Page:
Josh O'Connor

In conversation with the God’s Own Country star.

Top MISSONI, belt GUCCI, trousers DIOR HOMME

Top MISSONI, belt GUCCI, trousers DIOR HOMME

When I sit down to talk to Josh O’Connor, I’m taken aback by the fact he’s worlds away from the person I last saw – on-screen as spiralling gay farmer Johnny Saxby in Francis Lee’s latest flick, God’s Own Country. His demeanour, accent and even appearance all drastically differ from his on-screen persona, which is a testament to his acting prowess, and undoubtedly one of the reasons that the indie film has gained major hype and is being hailed as “the British Brokeback Mountain” already (it doesn’t drop till Friday).

Documenting the blossoming romance between a farmer and a Romanian migrant worker and set amongst Yorkshire’s desolate moors, God’s Own Country is another string to O’Connor’s eclectic bow: for three seasons he’s starred in ITV’s period comedy-drama The Durrells as well as stints in Peaky Blinders and Ripper Street. Elsewhere he also starred alongside Meryl Streep in the Oscar-nominated biographical drama, Florence Foster Jenkins. Despite a varied CV, God’s Own Country is undeniably O’Connor’s most daring and intimate offering to date.

Following the film’s premiere at Sundance (and subsequent selection to open Edinburgh Film Festival), we sat down with the acor to find out more about his turn as Johnny Saxby.



So firstly, what attracted you to the role?

I read the script and I liked the idea. I kind of liked the fact that it would require total transformation. There’s bits of Johnny that I can relate to and I see in other people and I think everyone knows a Johnny in their world but I think, as a person, we’re polar opposites and so the idea of playing that, having that transformation, was really exciting to me. And then meeting Francis, I was like this is a director that I feel as though I need to work with and we’d work really well together, so it was a combination of the story and him.

I saw that people have are already describing it as the “British Brokeback Mountain“. What do you think of that?

Yeah, it’s obviously an honour to be tarred with the same brush as that film. I think it is a beautiful film; I love Ang Lee! I think the central performances are brilliant. Actually it’s dealing with totally different issues, you know, that’s a relationship that can’t happen and with two characters that are, on varying levels, unable to express their sexuality whereas I feel like Jonny and Gheorghe are fairly comfortable. Johnny’s dealing with his masculinity and what that means and emotional inarticulacy and a lack of emotional vulnerability as well, so we’re dealing with different things. But it’s an honour, because I love that film.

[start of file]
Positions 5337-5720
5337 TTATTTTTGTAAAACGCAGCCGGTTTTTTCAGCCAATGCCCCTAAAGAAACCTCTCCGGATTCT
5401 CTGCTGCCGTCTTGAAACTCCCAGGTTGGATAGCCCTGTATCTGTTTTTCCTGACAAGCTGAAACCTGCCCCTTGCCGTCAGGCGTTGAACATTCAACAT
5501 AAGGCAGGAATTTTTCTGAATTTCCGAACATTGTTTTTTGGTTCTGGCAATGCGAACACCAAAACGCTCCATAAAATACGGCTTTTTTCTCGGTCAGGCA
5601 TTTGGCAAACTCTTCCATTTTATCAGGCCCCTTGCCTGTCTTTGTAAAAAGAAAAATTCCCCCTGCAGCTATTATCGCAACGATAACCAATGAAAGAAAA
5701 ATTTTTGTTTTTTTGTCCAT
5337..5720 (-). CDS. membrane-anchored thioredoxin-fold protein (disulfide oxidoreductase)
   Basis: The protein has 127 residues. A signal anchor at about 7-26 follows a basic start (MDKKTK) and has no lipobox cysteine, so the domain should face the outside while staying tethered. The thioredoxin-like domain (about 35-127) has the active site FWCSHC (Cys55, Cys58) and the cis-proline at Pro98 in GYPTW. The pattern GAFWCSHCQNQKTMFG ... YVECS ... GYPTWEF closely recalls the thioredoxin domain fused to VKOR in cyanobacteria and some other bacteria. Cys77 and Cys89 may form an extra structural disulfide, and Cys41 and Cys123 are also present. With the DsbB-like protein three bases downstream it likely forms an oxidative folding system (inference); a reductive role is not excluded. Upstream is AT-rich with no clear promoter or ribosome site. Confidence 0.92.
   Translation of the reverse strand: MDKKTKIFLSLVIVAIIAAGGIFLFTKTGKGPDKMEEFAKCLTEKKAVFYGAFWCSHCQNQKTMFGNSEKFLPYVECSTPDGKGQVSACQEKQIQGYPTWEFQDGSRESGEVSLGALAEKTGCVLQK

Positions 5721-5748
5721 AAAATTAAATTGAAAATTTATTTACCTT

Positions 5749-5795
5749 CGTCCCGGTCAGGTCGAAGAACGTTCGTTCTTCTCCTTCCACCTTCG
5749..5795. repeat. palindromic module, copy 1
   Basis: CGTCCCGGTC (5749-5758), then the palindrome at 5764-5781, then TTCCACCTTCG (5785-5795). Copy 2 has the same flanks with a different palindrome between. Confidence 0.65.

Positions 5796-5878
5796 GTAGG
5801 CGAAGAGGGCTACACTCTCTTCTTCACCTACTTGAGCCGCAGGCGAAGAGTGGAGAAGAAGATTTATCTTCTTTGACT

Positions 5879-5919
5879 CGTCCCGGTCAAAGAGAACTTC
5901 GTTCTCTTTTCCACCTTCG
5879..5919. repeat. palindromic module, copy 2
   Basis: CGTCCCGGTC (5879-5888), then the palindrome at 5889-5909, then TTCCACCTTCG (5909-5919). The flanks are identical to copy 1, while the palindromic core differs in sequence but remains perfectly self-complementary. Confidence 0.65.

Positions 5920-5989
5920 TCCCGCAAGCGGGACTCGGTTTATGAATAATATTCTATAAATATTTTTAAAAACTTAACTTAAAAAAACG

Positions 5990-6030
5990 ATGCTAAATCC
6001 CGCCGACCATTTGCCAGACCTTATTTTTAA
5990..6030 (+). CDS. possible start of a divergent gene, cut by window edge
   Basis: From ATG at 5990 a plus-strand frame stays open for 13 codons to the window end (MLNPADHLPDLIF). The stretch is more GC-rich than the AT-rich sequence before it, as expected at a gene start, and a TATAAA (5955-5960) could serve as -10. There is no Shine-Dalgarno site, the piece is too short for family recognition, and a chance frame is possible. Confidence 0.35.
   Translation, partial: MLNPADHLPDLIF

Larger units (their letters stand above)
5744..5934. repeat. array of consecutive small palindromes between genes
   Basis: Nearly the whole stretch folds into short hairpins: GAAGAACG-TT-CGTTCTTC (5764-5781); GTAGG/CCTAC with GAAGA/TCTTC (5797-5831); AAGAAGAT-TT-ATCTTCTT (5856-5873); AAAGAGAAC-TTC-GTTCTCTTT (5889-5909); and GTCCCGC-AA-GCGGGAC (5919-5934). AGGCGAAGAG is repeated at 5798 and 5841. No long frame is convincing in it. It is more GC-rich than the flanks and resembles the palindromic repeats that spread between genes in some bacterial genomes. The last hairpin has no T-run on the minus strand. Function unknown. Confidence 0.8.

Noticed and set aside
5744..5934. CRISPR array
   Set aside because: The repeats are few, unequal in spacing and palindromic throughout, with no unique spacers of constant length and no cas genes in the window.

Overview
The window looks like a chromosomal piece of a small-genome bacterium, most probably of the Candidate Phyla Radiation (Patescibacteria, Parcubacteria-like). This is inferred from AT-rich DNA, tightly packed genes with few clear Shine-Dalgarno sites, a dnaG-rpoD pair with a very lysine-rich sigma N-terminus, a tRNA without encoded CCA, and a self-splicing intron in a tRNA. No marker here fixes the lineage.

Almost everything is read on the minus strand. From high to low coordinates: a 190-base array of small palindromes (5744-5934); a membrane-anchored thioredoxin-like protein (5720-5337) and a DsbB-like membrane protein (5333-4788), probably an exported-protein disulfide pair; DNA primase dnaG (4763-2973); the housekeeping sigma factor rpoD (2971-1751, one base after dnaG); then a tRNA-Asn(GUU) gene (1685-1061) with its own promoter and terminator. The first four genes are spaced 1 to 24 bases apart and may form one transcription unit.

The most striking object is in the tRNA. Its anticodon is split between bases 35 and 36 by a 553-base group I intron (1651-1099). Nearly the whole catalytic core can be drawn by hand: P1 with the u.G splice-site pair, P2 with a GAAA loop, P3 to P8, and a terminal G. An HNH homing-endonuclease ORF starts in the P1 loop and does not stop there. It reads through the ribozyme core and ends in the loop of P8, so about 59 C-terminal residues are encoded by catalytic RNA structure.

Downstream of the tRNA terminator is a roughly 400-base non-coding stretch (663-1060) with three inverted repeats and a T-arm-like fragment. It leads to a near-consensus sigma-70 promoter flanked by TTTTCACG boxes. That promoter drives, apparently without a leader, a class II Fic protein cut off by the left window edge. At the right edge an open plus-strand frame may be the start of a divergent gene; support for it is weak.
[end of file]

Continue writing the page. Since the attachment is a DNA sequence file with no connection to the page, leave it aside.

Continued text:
In terms of preparation for the role, did you explore much other LGBT cinema?

I watched a few. Francis had this list of films for varying reasons [which] were kind of references, whether they were directly referenced or maybe there was a similar theme. Some were totally different from our film but were just interesting to watch and some weren’t LGBT films, but many of which I had seen, like Weekend, Andrew Haigh’s film, I’m already a huge fan of.

Did you watch Looking, Andrew Haigh’s TV show?

I didn’t see that. Is that good?

Yeah, it’s really good!

Is Russell Tovey in that?


Yeah, I’ve heard about it but I’ve never watched it. I don’t think that was on the list but then there was Happy Together, which is a great film, I really liked that. I think Brokeback was on there. There was like an A4 page!

So talk me through the rest of your prep?

Well, I lost a lot of weight for the role. I think Francis and I talked about the physicality of Johnny and we wanted him to be kind of slight and his diet would have been shit. You know, he gets up early, like he has a bap and a brew and it would just be a bacon sandwich, ketchup and some white bread and margarine. He hasn’t got time to indulge and we liked the idea that he doesn’t have time to enjoy pleasure, there’s no pleasure. Even his binge drinking is self-abuse, his casual sex is something that he’s like, filling a need, there’s no pleasure as such. I think we talked about that and so getting into the physicality of Johnny was vital; I lost about three stone by the end of the film, and I worked very closely with a dialect coach. I worked on a farm for two weeks before starting the film every day!

What was that like?

It was insane, full on, every single day, six in the morning till like eight in the evening non-stop. We worked on the farm that we shot on and the farmer who owns the farm, John, is now a very good mate of mine. I wrote backstories to Johnny, like where he’s come from, his relationship with his father, I made up a character about his mother [and] what happened there, his relationship to his grandmother, all this stuff in such detail so that [on] day one I knew exactly what I was doing on the farm and the accent sorted, the backstory and his physicality was all ready to go. It [was] a good two months of prep.